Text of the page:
Ever been treated badly? Abandoned? Insulted? Ignored? Forgotten? Replaced? Taken for granted? Or you just feel like you never get a break? Nothing goes your way?
Join the club!
I have felt the sting (and sometimes the gut-punch) of all these abuses and misfortunes many times over in my lifetime. I haven’t always responded in the healthiest way. Anger, accusation, and resentment have been common. But my favorite go-to for a good portion of my life has been the cuddly-soft emotional blanket of self-pity.
The word “pity” comes from a Latin word that means dutiful respect or devotion. Its roots are closely related to the English word, “piety.” To show pity to others fundamentally refers to ‘dutifully showing respect’ for the pain or suffering of those around us. But when this pity is turned inward, all our attention and energy is ‘dutifully’ applied to the care and comfort of our own wounds and bruised feelings. The more we indulge in this warped type of “self-care,” the more it becomes an engrained pattern. And the less time and energy we have to direct sincere care outwards toward others as well as to respond to what God desires to show us.
Let’s be honest: it’s ugly!
Self-pity is one of those habits that we tend to notice in others before we identify in ourselves. When something goes wrong in a colleague or family member’s life, we see how often they view and verbalize their difficulties as the fault of circumstances and the bad intentions of others. Rarely do they take responsibility. They quickly move into nursing the perspective that such things ought never happen to them (life and God are so unfair). They typically assume they are experiencing worse treatment than anyone around them. This leads to lifting their own “suffering” above the difficulties of others and either minimizing or completely blinding themselves to the pain that those around them are experiencing. Without intervention, these patterns and conclusions become part of a person’s identity.
Don’t you hate it when people have such self-absorbed attitudes?
I do not remember when it finally dawned on me that I was one of those people. But it came with a bit of a shock. I rationalized and justified my self-absorbed response to the injustices I perceived had been committed against me. But in the end I could not get away from the truth that I was on a very slippery slope of self-indulgence and self-delusion. It was going to strangle my ability to compassionately respond to others, and even more importantly, cut off my sensitivity to God’s voice and promptings. I finally asked God for help.
God’s attitude toward it?
Beware when you make such a request of the Almighty. He doesn’t seem to think very highly of coddling our self-absorbed ways. This is what I heard Him say:
“Have no pity for your self-pity.”
I reluctantly chewed on this for awhile. It seemed harsh (self-pity seems to always get its feelings hurt and is so easily offended). But in the end, I came to the conclusion that I had to severely deal with this cancer growing in my heart, though it assured me that it always had my best interest in mind.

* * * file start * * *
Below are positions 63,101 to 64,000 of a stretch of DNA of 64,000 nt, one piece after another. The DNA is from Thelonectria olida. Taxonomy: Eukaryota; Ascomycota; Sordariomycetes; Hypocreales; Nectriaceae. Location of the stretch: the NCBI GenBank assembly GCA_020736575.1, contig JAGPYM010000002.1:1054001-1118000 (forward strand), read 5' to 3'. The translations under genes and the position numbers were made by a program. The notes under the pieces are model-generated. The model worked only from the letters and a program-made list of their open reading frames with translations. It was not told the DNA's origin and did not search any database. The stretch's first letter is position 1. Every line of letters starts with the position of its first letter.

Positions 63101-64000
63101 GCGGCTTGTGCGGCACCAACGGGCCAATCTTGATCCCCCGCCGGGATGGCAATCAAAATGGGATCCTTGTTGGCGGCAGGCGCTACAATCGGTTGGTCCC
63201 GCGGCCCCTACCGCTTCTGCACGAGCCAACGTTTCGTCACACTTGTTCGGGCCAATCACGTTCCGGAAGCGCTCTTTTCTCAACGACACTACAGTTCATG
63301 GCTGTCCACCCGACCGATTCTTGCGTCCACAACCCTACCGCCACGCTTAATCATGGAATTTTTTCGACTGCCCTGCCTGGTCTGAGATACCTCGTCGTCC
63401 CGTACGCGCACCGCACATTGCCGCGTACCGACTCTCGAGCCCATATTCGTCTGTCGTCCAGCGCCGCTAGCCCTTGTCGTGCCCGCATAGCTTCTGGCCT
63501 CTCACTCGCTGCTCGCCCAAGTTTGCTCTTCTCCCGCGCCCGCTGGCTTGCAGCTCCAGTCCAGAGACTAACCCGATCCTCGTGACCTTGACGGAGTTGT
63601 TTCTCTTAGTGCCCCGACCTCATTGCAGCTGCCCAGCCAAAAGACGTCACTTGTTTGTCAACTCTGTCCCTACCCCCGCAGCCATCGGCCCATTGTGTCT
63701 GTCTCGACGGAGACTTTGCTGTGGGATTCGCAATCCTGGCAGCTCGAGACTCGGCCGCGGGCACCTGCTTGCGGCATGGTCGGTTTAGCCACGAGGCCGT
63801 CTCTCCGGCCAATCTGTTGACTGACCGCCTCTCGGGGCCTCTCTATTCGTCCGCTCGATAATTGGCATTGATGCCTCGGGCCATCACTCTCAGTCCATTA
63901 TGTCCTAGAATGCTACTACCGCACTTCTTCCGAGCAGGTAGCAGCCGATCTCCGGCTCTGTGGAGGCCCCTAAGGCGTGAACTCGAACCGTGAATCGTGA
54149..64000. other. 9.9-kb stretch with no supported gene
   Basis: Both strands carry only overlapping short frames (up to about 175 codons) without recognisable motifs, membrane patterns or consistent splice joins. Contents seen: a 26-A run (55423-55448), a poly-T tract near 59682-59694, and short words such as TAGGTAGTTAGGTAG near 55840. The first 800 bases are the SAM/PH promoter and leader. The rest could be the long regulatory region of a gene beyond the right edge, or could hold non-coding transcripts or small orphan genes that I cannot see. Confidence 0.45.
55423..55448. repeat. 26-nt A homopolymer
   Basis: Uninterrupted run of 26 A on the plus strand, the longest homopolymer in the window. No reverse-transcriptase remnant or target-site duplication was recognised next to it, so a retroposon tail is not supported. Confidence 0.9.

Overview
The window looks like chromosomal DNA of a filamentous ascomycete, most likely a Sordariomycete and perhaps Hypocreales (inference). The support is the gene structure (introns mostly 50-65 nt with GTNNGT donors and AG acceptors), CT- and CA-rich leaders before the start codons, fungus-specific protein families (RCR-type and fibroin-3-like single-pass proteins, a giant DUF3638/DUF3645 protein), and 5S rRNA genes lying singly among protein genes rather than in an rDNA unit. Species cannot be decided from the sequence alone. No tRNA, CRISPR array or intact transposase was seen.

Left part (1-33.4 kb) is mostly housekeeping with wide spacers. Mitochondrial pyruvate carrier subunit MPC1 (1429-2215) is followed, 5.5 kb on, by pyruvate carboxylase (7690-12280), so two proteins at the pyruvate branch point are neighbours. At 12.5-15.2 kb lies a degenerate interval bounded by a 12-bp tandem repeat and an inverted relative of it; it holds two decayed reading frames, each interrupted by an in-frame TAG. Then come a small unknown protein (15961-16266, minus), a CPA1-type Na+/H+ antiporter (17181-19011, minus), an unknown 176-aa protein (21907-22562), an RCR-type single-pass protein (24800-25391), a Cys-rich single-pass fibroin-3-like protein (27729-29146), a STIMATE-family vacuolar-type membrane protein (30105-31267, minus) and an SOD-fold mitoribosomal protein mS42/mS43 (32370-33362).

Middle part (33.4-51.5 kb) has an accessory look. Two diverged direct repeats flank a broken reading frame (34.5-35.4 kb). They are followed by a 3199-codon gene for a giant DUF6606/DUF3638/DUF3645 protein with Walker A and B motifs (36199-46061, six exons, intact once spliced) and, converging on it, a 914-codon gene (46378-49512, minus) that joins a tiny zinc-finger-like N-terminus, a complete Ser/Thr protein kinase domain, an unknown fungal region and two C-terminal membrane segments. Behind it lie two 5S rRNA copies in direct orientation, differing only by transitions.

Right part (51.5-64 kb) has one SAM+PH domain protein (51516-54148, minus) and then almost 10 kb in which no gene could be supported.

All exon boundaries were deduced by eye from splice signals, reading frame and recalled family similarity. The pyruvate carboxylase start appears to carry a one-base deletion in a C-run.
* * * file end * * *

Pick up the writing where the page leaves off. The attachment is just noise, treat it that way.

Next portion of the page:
The next time I became aware that I was starting to feel sorry for myself, I told it to shut up! I said it out loud. I don’t remember if I had to explain myself to anyone who was standing within earshot. But that was the beginning of my standing up to this pathetic monster, though the battle definitely was not over.
Eventually, I came to the conclusion that self-pity is actually an inverted form of pride. It’s a master of self-persuasion. When I allow it to run my life and lay my pain and sorrow at the feet of its syrupy-sweet comfort, I’m blinded. I believe whatever spin it puts on my circumstances, regardless if it is the opposite of what the wisest and most Spirit-led voices around me are saying. The perspective self-pity gives is the “truth” that I then live out and interpret all other things through — and woe to the person who tries to convince me otherwise.
For I KNOW that I am being treated the worst; I KNOW that no one really cares about me; I KNOW that good things are being given to others but not to me!
How? Because self-pity told me so (with its sad and woeful tones), and everything it says feels so true!
I am thus left wide open to envy, blame, anger, and all those self-fulfilling prophecies. And in a twisted sort of way it feels good. It massages my ego as a misunderstood martyr and even makes me look humble (soft of). But the long-term fruit will be ever so bitter and leave me very lonely.
I can fight it
So, even though I learned to tell self pity to “shut up,” I had to develop new patterns to support my defiance of this mild-mannered tyrant. Here are a few ways I recommend to counteract its poison:
Though I have yet to find anywhere in the Bible where the term “self-pity” is used, the spirit that animates it (pride and self-centeredness) is condemned all throughout the scriptures.
“Do nothing from selfish ambition or conceit, but in humility count others more significant than yourselves. Let each of you look not only to his own interests, but also to the interests of others.” Philippians 2:3-4 ESV
“Rejoice always, pray without ceasing, give thanks in all circumstances; for this is the will of God in Christ Jesus for you. Do not quench the Spirit.” 1 Thessalonians 5:16-19 ESV
Don’t let it win!
Drown out its voice with generosity, thanksgiving, and the word of God!
Have no pity on self-pity!